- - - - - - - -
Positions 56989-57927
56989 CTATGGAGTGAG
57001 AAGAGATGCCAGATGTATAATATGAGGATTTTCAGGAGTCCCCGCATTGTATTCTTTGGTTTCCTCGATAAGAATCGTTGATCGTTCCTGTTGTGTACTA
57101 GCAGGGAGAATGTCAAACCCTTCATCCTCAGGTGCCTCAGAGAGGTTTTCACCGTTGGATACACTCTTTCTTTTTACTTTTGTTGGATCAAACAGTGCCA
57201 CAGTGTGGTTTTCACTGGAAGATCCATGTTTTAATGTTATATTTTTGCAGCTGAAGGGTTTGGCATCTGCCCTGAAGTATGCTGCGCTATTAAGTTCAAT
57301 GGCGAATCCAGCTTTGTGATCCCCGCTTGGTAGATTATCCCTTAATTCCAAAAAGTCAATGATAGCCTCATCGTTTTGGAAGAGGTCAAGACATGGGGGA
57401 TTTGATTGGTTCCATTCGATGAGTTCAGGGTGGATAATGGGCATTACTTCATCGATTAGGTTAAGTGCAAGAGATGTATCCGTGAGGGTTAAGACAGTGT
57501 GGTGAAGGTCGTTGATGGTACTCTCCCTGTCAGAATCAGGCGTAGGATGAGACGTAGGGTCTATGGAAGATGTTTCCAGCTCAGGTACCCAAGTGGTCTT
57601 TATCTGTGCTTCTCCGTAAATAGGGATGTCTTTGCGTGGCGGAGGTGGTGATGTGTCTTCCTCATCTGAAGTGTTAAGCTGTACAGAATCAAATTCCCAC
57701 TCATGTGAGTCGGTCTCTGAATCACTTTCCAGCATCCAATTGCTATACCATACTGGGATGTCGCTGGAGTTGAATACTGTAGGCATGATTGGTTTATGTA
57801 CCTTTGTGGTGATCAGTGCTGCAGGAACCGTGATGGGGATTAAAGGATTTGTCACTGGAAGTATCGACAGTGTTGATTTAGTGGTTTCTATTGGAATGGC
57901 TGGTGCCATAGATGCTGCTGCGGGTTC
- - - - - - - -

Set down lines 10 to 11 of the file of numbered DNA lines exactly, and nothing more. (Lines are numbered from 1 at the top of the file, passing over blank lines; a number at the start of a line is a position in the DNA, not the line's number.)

57701 TCATGTGAGTCGGTCTCTGAATCACTTTCCAGCATCCAATTGCTATACCATACTGGGATGTCGCTGGAGTTGAATACTGTAGGCATGATTGGTTTATGTA
57801 CCTTTGTGGTGATCAGTGCTGCAGGAACCGTGATGGGGATTAAAGGATTTGTCACTGGAAGTATCGACAGTGTTGATTTAGTGGTTTCTATTGGAATGGC